Holding on to the past or a thing:

In one of the rooms where chocolate is made, the kids are told that they can eat anything they like. The girl Violet plucks a candy and to eat it, she takes the gum which she is chewing from her mouth and saves it for chewing at a later time.  Charlie asks her “Why hold on to it. Why not start a new piece.” For which she replies that if she did that, she would be a loser like him”.
I believe that most of us too hold on to something, similar to the girl Violet holding on to the chewing gum. it can be our past or a thing; The past could be an incident, experience; the thing can be your home, car or any material possession and as long as we hold onto it, we not only hold back ourselves from growing, we shut ourselves from experiencing new things in life. So, just give a thought to it. Are you holding yourselves to something which isn’t benefitting you?
The quality of your thoughts determine the quality of your life:

This is one of my favorite lessons. In the end, when Wonka proposes an offer to Charlie and he rejects it, Wonka is disappointed & hence begins to feel terrible. When wondering, why his candy isn’t tasting as good as before, he realizes that “I make the candy I feel like, but now I feel terrible so the candy I make is also terrible”.

That is so true in our life. Everything which you do in your life will be of the quality similar to the quality of your thoughts. This is similar to the law of attraction. That’s why the wise people have always said that to achieve Enlightenment ; look inside yourself. All the problems of the World can be solved by looking inside ourselves & searching for the truth. Once you attain peace within yourself, automatically you will transcend greatness. Genius is what you do and how consistently you do that, and it can be achieved by realizing your inner selves. Your thoughts create your destiny, hence always be mindful of the quality of your thoughts.
Those were the 5 learning which i had derived from the movie. I hope you found it to be useful. If you havent watched the movie, i strongly recommend you to see it once. As always, have a enjoyable time absorbing the values in your own life for a better living.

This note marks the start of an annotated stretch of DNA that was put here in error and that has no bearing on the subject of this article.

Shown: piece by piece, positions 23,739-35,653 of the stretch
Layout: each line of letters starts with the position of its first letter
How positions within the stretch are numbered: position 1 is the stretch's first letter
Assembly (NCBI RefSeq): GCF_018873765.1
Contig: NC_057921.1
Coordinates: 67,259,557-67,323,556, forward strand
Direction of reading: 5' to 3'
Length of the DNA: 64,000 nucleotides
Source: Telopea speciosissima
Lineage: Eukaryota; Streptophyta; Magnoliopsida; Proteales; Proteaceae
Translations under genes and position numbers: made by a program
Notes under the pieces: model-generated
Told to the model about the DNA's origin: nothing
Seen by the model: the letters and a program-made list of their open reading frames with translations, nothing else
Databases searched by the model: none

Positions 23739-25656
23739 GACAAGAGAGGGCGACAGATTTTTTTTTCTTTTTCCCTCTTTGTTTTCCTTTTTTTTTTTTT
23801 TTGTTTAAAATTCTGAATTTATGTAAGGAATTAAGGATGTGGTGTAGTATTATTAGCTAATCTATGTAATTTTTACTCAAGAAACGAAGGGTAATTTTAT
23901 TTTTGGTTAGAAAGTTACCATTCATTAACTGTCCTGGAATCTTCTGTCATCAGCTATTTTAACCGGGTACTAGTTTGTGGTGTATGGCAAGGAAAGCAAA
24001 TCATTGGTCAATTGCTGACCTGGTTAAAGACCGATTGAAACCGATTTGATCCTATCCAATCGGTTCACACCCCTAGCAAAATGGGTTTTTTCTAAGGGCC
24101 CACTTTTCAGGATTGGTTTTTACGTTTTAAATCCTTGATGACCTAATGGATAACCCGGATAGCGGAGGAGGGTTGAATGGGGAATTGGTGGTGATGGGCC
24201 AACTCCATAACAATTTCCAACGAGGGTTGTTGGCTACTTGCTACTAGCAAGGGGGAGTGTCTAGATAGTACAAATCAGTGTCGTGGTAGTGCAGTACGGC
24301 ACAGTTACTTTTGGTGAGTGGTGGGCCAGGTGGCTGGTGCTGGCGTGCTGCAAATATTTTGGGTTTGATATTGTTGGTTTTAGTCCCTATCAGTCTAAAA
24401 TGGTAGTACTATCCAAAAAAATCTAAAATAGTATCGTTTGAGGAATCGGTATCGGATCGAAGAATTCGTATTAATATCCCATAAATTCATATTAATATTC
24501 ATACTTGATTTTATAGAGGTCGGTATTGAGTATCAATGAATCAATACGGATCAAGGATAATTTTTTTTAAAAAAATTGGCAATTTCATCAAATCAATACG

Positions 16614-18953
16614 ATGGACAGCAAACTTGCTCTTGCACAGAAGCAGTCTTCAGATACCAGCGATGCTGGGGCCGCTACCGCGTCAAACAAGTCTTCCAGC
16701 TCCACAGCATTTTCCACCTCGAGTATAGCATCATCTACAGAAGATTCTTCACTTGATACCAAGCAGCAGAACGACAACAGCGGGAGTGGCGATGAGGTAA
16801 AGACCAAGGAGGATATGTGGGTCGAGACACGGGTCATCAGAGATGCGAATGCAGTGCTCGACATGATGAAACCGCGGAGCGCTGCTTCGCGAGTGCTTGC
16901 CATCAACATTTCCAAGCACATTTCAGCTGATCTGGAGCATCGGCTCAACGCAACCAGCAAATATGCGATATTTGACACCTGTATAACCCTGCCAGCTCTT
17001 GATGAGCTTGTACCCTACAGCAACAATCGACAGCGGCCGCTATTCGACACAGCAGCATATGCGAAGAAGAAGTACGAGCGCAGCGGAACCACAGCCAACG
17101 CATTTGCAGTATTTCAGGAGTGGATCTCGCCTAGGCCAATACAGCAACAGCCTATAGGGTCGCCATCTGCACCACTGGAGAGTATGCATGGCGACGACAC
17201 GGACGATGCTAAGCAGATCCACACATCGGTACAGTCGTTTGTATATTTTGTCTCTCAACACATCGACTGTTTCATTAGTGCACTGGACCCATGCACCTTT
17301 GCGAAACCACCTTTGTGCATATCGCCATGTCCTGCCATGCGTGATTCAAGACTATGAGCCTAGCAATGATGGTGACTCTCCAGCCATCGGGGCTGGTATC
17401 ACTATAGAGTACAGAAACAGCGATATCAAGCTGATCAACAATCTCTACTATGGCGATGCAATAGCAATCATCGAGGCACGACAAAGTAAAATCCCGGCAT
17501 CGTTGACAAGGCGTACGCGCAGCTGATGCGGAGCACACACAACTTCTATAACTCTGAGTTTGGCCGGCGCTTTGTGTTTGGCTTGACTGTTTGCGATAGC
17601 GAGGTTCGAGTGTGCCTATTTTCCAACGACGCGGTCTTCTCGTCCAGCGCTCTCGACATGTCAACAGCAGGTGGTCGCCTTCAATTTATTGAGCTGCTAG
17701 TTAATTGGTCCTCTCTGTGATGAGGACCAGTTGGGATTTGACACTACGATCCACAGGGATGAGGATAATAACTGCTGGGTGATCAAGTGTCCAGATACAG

Learn, Integrate, Empower.
Happy Living!


Stranger in a Strange Land said...

Hello P.S:

Very thoughtful and insightful. I'm impressed with your thought processes.

Take care,

Prashant Sree said...

Dear Mike,

Thank you for the kind words. :) Still more to learn.


Mystic ray said...

Very impressive ...i liked your understanding of children ... accha laga aapka idealogy relating to kids .....many things to learn indeed

Prashant Sree said...

@Mystic Ray: Glad that you liked it. There's so much to learn from children.


Anonymous said...

Lovely article again Prashanth. You should publish all your wonderful thoughts into a book. True, there is lots to learn from children, am experiencing it almost everyday. On a lighter note, when is your BIG day coming up?

Google Buzz is going away if you noticed, where else do you post the blog updates?


ఉదయ్ శంకర్ యర్రమిల్లి said...

Nice post da.. a completely unknown movie to me, though the lessons are more or less familiar..

i think i'll watch this movie.. :)

And ur background image reminds me of the scene in teh book 'The monk who sold his ferrari' or 'the immortals of meluha'. Nice image..


Narendran, S S said...

I did read some of your earlier blogs and been following you for sometime... Each time I wonder how did I ended up with you. Hats off brother... keep writing...

Prashant Sree said...

@Giri: Thanks for the nice words. I publish my post in Facebook too, hence that will be one medium to publish the blog post :)

Alternatively, you can subscribe to the article by entering your mail id, so that automatically the blog post will get delivered to your Inbox.

P.S:Sorry for the delayed reply. I just came across the comments now when publishing a new post.

Prashant Sree said...

@Uday: Thanks da. Iam sure you will love this movie. Simple but powerful :)

Prashant Sree said...

@Narendran: Glad to hear that friend. and thank you for your kind words!

Anonymous said...

whats the purpose of this?

Prashant Sree said...

@Anon: The purpose is to enable us to learn from happenings in our daily life. The series 'Lessons from the movie' was started with the purpose of sharing insights from the movie which help us become a better individual & appreciate things in life which we might have taken for granted.

All said, if you dont find a purpose here, it is good too, for you have some other purpose to pursue.


Nari said...

I recently watched the movie and really liked it. But after reading this post I feel like watching it all over again, as I surely missed a lot in the 1st time.

It's really amazing to see how you've captured each and every minute detail and narrated beautifully the learning out of it. Kudos to you.. Keep up the great work.. :)